Log In

forgot your password? Reset it...

Soho

Soho

Soho

SoHo

Few places in America, let alone Manhattan, have influenced the arts as much as SoHo, and few places are as distinct; the cast iron buildings in SoHo are architectural treasures that give it an unmistakable feel. Combine that with many cobblestone side-streets made of Belgian Blocks, and it’s easy to see why real estate in SoHo is so highly coveted by New Yorkers (and celebrities). Located south of Houston Street, - the name SoHo is derived from that designation - north of Canal Street and west of Broadway, SoHo exerts a cultural influence that belies just how small a section of Manhattan it occupies. Easily the hippest neighborhood in Manhattan, it’s not a stretch to call it the most unique shopping area in the borough. The trendy shopping available there is unrivaled, and SoHo’s world-class art galleries are rooted in a history of prolific artists that have called it home. Since the 1960’s, SoHo has been a center of artistic activities - many artists illegally occupied lofts there during that time - and that reputation has deservedly remained intact to this day.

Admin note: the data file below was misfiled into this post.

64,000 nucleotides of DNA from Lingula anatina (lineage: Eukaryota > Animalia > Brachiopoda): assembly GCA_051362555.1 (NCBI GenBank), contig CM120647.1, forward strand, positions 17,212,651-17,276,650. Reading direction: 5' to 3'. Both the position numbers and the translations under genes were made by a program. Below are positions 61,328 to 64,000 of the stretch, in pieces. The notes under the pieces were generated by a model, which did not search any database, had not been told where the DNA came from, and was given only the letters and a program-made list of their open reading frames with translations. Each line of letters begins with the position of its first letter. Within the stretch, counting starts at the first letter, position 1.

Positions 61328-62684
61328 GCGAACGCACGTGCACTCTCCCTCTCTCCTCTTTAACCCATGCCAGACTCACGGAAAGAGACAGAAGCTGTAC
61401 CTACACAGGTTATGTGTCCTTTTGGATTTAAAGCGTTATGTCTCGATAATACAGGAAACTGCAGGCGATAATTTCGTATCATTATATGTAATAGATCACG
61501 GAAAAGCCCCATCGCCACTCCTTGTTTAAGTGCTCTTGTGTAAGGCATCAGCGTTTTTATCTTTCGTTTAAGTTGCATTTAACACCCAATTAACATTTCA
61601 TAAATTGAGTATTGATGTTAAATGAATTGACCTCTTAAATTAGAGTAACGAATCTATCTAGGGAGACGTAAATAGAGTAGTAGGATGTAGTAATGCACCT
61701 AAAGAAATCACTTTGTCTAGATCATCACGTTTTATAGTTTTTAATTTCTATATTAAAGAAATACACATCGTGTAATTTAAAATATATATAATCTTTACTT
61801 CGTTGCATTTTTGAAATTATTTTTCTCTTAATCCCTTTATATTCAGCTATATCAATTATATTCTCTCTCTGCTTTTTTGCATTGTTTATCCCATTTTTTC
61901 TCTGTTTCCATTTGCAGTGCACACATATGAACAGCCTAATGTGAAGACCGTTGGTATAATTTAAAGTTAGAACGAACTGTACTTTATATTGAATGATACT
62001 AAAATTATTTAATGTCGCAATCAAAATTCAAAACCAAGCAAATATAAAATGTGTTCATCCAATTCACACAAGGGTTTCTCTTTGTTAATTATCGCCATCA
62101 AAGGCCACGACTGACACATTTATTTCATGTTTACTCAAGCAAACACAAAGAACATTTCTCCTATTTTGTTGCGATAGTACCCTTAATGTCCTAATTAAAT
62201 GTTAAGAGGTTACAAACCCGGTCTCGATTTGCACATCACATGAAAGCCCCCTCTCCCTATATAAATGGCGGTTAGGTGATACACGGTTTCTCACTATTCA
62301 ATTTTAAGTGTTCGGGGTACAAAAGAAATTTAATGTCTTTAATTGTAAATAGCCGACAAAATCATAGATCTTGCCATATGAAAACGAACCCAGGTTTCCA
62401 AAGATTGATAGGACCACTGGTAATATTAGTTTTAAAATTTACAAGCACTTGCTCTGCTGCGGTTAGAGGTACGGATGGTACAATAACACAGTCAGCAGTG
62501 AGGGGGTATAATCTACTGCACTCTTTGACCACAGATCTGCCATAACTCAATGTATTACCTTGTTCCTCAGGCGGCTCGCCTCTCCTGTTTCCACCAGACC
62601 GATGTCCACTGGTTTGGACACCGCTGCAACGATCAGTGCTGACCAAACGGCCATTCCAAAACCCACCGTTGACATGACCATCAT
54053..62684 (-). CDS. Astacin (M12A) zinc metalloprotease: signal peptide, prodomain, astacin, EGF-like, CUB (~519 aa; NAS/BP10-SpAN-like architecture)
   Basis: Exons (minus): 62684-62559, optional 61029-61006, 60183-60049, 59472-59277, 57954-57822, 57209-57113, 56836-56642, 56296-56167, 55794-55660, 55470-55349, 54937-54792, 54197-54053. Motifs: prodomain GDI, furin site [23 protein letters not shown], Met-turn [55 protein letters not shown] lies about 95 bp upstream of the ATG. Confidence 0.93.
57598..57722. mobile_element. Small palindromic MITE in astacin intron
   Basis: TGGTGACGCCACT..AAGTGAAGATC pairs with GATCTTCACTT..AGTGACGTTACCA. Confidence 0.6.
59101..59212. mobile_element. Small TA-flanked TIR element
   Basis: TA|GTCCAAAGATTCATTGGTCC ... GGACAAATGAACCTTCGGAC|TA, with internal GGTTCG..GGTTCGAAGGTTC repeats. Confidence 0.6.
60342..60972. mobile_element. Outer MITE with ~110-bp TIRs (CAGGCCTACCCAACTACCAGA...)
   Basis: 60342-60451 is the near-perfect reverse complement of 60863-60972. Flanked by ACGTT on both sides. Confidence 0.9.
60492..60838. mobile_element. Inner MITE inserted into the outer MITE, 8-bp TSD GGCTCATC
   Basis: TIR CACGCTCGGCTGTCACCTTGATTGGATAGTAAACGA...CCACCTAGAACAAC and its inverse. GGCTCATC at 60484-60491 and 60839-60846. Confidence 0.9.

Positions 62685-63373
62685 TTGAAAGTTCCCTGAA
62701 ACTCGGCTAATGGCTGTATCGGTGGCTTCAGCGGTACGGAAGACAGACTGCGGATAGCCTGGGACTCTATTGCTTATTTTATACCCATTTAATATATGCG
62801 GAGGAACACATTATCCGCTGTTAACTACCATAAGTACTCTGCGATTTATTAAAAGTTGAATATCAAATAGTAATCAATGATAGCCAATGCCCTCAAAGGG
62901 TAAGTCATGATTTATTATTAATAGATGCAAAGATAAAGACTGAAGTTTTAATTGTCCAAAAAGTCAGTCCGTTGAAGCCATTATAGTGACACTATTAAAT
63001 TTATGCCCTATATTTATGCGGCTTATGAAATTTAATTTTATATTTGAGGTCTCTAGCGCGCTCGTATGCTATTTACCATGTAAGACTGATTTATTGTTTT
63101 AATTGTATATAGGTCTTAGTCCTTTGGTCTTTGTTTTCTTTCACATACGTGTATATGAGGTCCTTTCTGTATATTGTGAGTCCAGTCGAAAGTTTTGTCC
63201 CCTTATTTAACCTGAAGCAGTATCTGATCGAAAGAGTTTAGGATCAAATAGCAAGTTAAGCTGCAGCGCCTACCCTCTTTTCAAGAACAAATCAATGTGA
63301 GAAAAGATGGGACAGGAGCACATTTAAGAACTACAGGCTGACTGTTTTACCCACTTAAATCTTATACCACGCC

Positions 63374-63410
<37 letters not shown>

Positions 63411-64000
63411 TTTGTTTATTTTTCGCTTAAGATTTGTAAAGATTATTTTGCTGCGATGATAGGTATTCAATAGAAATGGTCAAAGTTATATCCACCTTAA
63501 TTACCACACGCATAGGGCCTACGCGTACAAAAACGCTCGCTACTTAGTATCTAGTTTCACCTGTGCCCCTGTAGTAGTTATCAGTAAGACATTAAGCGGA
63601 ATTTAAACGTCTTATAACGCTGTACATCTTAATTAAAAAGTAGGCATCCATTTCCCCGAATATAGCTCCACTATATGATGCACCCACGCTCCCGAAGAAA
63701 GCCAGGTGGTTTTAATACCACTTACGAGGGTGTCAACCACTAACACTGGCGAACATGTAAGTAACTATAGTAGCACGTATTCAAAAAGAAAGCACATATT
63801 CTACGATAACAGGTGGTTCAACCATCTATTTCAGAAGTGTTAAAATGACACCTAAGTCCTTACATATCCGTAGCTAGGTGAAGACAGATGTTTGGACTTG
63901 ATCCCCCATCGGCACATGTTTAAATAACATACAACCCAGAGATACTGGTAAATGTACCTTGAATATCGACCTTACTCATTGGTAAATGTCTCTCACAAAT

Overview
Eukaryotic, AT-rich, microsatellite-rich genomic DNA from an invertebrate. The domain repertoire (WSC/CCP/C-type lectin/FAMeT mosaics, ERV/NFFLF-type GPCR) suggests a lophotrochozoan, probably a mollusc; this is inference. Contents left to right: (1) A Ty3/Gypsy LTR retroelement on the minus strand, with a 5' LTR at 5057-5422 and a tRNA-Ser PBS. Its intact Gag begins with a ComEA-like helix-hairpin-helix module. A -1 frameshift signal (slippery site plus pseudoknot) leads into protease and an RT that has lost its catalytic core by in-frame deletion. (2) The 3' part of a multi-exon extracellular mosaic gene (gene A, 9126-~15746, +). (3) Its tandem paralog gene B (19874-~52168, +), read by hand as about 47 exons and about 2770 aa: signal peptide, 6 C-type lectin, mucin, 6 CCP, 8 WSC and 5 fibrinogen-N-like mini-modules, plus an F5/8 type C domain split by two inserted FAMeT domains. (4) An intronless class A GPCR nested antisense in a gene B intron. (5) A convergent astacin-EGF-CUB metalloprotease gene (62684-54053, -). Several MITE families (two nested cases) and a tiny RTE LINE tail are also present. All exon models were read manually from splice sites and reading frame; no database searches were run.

In order to understand why artists love SoHo so much that they would illegally occupy old industrial spaces, one must look at the buildings themselves. The historic iron cast buildings that were originally built for light industry between 1840 and 1880 are perfect for painters especially: the lofts on the upper floors have high ceilings and large, unobstructed interior spaces with huge amounts of natural light that come through the curved windows. Moreover, architects from that era designed the iron cast exteriors in classical French and Italian patterns and often added ornate moldings. These buildings are unusually beautiful for old industrial spaces, and the lofts inside are no less so. In 1973 the Landmarks Preservation Commission designated almost the entire neighborhood as a historic district, a true tribute to the value of this unique neighborhood. Buildings such as The Little Singer Building, The E.V. Haughwout Building, and 109 Prince Street are unlike any others inside or outside of Soho. With such outstanding architecture it’s no wonder that SoHo went from artists enclave to celebrity destination. Now an exceptionally affluent, safe place, SoHo contains many businesses and galleries as unique as the neighborhood itself. The pubs, lounges, and wine bars found there bear witness to it’s vibrant night life, and if you want to experience fine dining, SoHo has it in spades. SoHo is a Manhattan gem with an identity all it’s own.